A Hemp seed is tiny—about the size of a sesame seed—but this remarkable little seed is packed full of vitamins, minerals, essential fatty acids, and other substances that are believed to have all kinds of amazing health benefits.
Benefits from the Inside Out
There are a few different ways to incorporate Hemp seed oil into your routine. Surprisingly, one of them doesn’t involve actually putting the oil on your skin. Instead, Hemp seed oil’s beneficial nutrients can help your skin from the inside out; you can eat it. The oil has a mild, nutty flavor, and can be consumed straight out of the bottle, or you can mix it into foods like smoothies or salad dressings. You shouldn’t heat it too much though since this can destroy all those good nutrients. Dosage recommendations for Hemp seed oil vary depending on who you ask, and can be as little as one teaspoon, or as much as two tablespoons a day. Experts generally advise starting with a small amount, and gradually increasing the dose after you know how your body tolerates it.
While most people can eat Hemp seed oil without any negative effects, there are a few things to watch out for. You could be among the unlucky few who get digestive upsets like diarrhea, cramps or bloating when they first start using the oil or if they start with too much, however, these problems are usually temporary. In rare cases, Hemp seed oil can have an anti-clotting effect on your blood, so if you have a blood clotting disease, or if you take blood thinners, experts recommend talking to your doctor before taking Hemp seed oil.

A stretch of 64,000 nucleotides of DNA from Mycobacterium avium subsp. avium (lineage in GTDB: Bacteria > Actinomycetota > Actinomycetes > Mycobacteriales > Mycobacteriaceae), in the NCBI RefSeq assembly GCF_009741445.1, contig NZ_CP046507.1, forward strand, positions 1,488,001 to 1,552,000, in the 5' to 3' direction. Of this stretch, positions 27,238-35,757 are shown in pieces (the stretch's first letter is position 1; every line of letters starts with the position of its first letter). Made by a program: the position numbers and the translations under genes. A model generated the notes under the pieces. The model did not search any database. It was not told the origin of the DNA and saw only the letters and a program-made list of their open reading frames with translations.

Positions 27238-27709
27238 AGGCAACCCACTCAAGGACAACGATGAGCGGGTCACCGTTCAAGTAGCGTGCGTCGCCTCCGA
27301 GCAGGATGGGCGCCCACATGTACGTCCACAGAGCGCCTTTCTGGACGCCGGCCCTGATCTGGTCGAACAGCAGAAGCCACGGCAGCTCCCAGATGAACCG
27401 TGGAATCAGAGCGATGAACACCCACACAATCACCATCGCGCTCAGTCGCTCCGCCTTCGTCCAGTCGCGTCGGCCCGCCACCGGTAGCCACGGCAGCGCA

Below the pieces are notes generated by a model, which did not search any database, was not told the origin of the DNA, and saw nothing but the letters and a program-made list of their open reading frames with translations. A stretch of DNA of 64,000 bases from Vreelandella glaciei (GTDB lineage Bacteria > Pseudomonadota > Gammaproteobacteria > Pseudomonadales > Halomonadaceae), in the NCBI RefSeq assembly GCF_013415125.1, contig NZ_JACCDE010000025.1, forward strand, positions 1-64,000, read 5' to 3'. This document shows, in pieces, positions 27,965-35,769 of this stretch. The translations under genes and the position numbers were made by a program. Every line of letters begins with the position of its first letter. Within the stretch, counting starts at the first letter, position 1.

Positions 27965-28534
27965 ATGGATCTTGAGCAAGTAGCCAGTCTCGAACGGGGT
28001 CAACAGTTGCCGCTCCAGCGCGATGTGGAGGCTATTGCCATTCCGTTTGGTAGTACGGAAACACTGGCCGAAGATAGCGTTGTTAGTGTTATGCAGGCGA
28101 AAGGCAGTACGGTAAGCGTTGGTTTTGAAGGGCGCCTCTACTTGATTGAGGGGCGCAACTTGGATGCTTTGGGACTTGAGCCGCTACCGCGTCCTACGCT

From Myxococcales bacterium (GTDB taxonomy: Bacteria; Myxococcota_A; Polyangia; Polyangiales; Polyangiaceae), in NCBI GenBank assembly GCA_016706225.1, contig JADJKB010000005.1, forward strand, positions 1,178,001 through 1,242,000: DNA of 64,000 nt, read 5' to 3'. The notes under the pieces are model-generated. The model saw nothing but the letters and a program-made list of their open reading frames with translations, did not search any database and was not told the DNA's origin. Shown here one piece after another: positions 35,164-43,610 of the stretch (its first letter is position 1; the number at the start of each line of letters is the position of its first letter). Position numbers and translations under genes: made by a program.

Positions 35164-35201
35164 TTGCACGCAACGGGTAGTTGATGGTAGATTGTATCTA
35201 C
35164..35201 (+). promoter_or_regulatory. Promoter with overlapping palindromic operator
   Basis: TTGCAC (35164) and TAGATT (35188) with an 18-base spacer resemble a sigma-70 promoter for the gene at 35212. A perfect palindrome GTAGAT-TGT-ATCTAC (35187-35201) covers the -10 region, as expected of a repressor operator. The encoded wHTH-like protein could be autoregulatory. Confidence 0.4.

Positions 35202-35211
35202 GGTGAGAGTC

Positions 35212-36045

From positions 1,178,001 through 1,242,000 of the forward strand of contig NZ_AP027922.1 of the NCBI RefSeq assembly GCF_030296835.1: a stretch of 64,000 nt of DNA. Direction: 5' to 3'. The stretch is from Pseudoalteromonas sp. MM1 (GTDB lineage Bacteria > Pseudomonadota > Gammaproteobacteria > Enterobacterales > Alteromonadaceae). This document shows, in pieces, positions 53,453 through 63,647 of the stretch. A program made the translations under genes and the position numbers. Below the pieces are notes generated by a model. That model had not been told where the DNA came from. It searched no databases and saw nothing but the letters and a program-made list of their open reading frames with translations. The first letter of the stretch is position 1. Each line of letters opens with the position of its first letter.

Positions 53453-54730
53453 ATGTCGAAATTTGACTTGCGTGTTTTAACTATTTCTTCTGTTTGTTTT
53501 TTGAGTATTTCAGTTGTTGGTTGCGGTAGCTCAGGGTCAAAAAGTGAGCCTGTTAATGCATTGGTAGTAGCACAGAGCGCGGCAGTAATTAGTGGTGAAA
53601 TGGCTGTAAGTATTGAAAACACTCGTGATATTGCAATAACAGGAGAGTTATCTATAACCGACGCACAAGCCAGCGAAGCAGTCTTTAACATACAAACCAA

Using Hemp Seed Oil as a Moisturizer
Probably the most common way to use Hemp seed oil for your skin is as a moisturizer though. Methods vary slightly, but the most common is to rub the oil on your face after cleansing, let it sit for about 15 minutes, and gently wipe off the excess. As with any new skincare product, experts recommend that you test the oil on a small patch of your skin first to check for any irritation.